Jim Jarmusch found the workflow eased the review process markedly. “Working with collaborators in other places around the world is almost always a challenge, especially when it comes to visual elements like effects. However, on ‘The Dead Don’t Die’, through the use of Resolve Studio at Chimney, we were able to share and discuss ideas immediately with our cohorts in Sweden while we remained in New York.”

Valuable Connections

Since Chimney is a global network of facilities spanning 11 cities, collaboration is essential to complete projects. “This sort of work always relies on good communication combined with rapid data transfer. We have a data backbone that enables us to send uncompressed sequences very quickly, so we could have the footage available in both places. That system is really a key to collaborating with our offices around the globe,” said Sam.

Chimney regularly uses DaVinci Resolve Studio’s remote grading function to run colour sessions across different locations. It allows remote control and grading on another system containing the same media. When two Resolve systems are synchronised over an internet connection, adjustments made on the colourist's system are applied on the client's viewing DaVinci Resolve software in real time. To save time, deliverables can be rendered on either system once the grade is done. Clients, directors, producers or partner companies can sit through a grading session live while the colourist works remotely.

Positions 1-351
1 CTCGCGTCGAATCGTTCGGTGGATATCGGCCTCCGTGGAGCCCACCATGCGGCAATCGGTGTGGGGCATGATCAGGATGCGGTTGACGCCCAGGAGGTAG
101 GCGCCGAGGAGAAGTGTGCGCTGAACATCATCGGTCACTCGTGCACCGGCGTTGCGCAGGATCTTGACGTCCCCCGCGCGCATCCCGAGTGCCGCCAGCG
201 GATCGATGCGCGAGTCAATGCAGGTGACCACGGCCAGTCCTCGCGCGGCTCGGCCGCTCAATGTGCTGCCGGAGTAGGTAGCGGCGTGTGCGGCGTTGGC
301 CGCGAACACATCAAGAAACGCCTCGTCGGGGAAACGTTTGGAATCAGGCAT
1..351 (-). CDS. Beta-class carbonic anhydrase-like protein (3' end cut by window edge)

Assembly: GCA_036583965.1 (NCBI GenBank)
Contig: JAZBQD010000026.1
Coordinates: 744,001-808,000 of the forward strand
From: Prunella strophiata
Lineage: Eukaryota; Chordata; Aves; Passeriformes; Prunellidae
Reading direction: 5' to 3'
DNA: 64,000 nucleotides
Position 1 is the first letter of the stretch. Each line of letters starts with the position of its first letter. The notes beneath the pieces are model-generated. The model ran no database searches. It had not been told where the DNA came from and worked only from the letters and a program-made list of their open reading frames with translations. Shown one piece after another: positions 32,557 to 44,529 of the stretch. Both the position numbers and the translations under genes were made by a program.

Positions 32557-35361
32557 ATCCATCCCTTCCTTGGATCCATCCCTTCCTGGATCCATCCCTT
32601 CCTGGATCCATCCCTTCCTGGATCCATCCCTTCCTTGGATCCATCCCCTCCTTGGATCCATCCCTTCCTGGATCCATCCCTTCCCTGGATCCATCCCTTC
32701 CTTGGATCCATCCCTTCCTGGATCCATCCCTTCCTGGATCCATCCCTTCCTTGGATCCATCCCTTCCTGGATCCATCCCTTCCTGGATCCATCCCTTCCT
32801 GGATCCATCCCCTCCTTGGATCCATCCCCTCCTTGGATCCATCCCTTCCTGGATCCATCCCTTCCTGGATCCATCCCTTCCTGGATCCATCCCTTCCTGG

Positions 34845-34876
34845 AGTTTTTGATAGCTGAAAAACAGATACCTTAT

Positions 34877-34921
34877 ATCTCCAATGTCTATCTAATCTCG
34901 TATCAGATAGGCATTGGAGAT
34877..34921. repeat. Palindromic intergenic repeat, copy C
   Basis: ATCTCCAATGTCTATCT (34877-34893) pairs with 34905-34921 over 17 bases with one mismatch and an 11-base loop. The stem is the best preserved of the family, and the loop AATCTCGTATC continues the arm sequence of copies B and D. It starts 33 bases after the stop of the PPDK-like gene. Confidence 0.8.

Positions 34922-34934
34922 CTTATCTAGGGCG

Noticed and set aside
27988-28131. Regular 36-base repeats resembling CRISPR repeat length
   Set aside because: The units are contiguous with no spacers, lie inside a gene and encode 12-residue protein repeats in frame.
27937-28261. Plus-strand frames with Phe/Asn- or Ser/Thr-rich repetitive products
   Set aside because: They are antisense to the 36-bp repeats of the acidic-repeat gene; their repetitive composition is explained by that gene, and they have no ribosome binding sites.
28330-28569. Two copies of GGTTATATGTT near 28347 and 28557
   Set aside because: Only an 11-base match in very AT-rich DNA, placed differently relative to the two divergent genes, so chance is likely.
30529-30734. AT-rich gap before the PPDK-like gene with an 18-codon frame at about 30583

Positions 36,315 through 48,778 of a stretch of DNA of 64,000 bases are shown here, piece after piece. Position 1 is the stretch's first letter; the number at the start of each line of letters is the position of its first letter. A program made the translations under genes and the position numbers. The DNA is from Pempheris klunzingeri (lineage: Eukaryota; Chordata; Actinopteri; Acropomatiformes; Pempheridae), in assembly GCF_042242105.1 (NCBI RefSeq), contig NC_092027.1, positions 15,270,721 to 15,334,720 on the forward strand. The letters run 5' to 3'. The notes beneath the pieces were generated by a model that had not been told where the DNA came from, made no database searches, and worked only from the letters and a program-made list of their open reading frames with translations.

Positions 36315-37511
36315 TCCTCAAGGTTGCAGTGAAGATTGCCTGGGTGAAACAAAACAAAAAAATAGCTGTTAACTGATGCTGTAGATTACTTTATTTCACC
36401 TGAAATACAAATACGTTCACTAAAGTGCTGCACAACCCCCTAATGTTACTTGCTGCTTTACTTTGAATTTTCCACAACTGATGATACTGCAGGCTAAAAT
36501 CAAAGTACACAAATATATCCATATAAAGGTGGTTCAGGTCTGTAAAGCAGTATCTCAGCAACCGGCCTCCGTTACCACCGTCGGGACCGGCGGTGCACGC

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“But this project was the first time we’ve implemented Resolve in this way on the VFX side of things,” Sam said. “Being able to view all the footage back at full resolution and quality, with the latest colour changes applied, simultaneously in two places that are thousands of kilometres apart, made quite a difference. As a global company with projects constantly running across different studios, that level of collaboration is crucial to our success.”

Broken Glass

Sam and his team also used Fusion Studio for special VFX work on the film, including one interesting scene that featured a character using a pair of old, damaged binoculars. “The character, Hermit Bob, lives out in the woods, and Jim wanted to get across that there would be layers of grime on the lenses whenever we looked through them, as well as some cracks to internal elements of the glass. We used a variety of tools in Fusion Studio to achieve the look,” said Sam.

Displacements and offsets were fed through rotoscoped shapes to imitate the broken glass. The artists treated imagery of dirt and grime to layer onto the view, and had various mattes and keys feeding into rays to build internal reflections in the black areas outside the classic two-circle cutout of binoculars.

“The displacements were designed to react to the movement in each shot  - just as looking through broken glass really would, so some shots had movement from the camera, while for others we built matching movement in Fusion Studio using nested perturb modifiers, very useful for custom chromatic aberration effects, in the transform node.”